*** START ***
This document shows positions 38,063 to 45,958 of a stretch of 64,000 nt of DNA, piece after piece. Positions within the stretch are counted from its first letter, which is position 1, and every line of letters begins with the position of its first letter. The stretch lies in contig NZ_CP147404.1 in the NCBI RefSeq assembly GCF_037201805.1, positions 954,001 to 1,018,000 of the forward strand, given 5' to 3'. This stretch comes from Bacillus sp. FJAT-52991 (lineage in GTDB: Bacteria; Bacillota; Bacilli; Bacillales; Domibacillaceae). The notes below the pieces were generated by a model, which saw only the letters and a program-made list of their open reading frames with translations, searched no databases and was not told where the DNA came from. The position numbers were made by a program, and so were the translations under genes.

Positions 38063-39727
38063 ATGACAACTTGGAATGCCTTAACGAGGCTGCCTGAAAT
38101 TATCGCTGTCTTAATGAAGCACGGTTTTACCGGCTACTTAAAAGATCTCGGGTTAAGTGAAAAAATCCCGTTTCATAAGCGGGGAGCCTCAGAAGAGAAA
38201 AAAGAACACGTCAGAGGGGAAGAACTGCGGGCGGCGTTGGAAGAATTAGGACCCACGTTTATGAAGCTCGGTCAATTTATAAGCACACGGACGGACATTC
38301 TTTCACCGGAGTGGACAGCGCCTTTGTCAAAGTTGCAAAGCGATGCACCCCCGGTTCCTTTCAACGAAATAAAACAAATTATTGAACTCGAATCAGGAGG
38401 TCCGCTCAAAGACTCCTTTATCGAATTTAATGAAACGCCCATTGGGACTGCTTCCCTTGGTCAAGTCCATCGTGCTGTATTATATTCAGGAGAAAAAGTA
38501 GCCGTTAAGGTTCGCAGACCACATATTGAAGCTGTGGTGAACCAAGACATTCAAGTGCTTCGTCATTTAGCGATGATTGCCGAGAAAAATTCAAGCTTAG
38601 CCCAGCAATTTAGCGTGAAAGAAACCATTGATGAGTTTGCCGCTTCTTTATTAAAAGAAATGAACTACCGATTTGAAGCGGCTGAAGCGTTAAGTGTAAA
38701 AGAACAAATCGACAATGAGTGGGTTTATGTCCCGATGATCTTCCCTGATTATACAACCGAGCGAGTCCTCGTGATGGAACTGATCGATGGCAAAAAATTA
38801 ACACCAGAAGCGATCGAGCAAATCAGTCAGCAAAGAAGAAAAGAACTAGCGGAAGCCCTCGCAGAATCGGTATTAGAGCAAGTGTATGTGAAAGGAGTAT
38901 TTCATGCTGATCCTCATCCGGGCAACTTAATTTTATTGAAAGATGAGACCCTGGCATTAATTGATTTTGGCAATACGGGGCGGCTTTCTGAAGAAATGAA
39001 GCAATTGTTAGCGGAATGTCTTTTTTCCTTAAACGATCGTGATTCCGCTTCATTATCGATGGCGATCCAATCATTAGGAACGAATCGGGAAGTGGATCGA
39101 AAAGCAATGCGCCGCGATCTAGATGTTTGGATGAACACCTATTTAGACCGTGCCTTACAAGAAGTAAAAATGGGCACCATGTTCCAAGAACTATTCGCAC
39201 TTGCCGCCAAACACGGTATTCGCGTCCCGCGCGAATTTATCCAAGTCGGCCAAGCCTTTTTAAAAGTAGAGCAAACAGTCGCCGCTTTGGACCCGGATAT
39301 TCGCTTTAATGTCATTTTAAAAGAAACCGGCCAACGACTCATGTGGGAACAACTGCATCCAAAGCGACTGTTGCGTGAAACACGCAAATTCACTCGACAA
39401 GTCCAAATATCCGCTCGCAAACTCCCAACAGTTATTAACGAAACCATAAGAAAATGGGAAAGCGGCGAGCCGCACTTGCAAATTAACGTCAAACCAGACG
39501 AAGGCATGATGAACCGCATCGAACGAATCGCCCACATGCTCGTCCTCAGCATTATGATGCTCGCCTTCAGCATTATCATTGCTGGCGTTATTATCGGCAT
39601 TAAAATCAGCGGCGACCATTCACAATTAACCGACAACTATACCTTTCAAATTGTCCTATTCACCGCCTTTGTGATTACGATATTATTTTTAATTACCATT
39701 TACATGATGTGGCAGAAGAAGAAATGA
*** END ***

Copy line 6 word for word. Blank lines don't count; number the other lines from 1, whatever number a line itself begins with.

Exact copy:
38301 TTTCACCGGAGTGGACAGCGCCTTTGTCAAAGTTGCAAAGCGATGCACCCCCGGTTCCTTTCAACGAAATAAAACAAATTATTGAACTCGAATCAGGAGG